First of all, each page of a book must have an identifier, whether it's printed or not, including the internal frontispiece.
What this identifier should be is really unimportant, so long as it helps into navigating the book. In most books, there are different styles for these identifiers: Roman numerals for the front matter and standard numerals for the rest of the book.
The reason is inertia. This method for numbering pages is as old as typography and was born to solve a very practical problem.
After the approval of a manuscript for publication, the publisher passed it to a copy editor, who fixed errors and style, then handed it over to a typographer. The manuscript was annotated in such a way that the typographer could respect the publisher's style.
Next, front matter would be prepared. The author would write an introduction, for instance, or a preface would be requested to someone else. In subsequent editions of the book, more introductions or prefaces might be added.
What's the problem, then? That it is unknown how many pages the front matter would consist of, until it's in final form. It is essentially impossible to know this number in advance. Numbering pages in the main matter after having typeset the front matter would be impossible as well: cross-references would become wrong, for instance. In really old times, the preparation of the main matter required the longest time and folios were normally already printed when the front matter arrived.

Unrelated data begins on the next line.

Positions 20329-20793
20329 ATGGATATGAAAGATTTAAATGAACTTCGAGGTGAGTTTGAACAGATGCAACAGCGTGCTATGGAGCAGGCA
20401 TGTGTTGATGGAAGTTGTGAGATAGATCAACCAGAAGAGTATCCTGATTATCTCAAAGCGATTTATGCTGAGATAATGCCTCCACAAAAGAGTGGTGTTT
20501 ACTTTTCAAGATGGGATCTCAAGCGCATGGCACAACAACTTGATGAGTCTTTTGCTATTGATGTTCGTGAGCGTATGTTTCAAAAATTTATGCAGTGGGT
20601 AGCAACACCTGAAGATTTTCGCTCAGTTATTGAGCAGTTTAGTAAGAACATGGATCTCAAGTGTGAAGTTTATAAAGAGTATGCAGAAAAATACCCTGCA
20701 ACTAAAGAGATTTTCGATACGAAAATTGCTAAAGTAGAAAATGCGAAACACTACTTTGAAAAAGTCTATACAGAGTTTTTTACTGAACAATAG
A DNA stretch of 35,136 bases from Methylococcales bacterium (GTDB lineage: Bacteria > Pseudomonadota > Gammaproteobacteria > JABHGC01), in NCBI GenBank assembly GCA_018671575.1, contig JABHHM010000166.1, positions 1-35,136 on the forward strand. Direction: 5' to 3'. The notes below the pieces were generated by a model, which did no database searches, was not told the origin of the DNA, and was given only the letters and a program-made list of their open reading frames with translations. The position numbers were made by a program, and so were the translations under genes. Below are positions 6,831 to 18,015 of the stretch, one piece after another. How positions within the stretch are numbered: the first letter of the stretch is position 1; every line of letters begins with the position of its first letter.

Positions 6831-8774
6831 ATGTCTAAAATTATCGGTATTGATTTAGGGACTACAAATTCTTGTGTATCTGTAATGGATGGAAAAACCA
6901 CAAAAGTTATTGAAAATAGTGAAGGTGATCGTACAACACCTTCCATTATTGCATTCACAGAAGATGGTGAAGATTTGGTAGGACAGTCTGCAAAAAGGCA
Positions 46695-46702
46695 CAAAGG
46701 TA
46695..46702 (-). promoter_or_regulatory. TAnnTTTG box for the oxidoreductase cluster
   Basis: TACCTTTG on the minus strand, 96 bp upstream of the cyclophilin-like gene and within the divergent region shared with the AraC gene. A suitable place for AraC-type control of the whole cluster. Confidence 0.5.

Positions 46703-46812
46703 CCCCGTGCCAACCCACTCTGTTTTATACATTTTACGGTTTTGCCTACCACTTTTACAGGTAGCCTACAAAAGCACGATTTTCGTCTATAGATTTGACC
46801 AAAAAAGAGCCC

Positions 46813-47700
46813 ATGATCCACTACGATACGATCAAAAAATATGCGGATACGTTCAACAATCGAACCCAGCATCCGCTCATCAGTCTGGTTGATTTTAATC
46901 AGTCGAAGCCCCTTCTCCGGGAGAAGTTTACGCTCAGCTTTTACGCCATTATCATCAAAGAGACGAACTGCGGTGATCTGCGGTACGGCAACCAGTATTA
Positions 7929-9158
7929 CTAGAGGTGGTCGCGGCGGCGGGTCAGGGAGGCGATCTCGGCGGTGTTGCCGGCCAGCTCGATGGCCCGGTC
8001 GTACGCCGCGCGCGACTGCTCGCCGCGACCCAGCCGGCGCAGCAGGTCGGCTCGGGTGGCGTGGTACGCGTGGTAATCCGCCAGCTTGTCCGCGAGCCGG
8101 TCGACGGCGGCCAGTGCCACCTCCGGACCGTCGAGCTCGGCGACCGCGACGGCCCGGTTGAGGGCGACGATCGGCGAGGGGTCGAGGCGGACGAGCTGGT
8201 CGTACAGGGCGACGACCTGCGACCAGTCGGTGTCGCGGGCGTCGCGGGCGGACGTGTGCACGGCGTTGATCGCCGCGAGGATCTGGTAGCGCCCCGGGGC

Using a separate numbering style solved the problem. Well, not completely, because the front matter could not exceed 16 pages (how many were printed on a single sheet of paper for later cutting). This is the reason why sometimes you find blank initial pages.
The problem doesn't present with the “back” matter. And what numbering style would be used? I've unfortunately seen institutions that require the back matter to take on Roman numerals from where they ended in the front matter! Does this help in navigating the book? Not at all! Where on earth will page xxxiv be? At the beginning or at the end?
Uppercase Roman numerals? Why? There is no reason whatsoever.
Of course, with modern computer typesetting it's really easy to have continuous numbering from page 1 to the end, without distinguishing between front matter and the rest.
How do you do it in the
book class? Simple: modify the declarations to be
and you're done.
My friend Ivan Valbusa's class
suftesi does this and doesn't use Roman page numbers anywhere (we discussed about the problem). In my opinion, every class for book publications should at least provide an option for this style. Traditions are not to be blindly obeyed.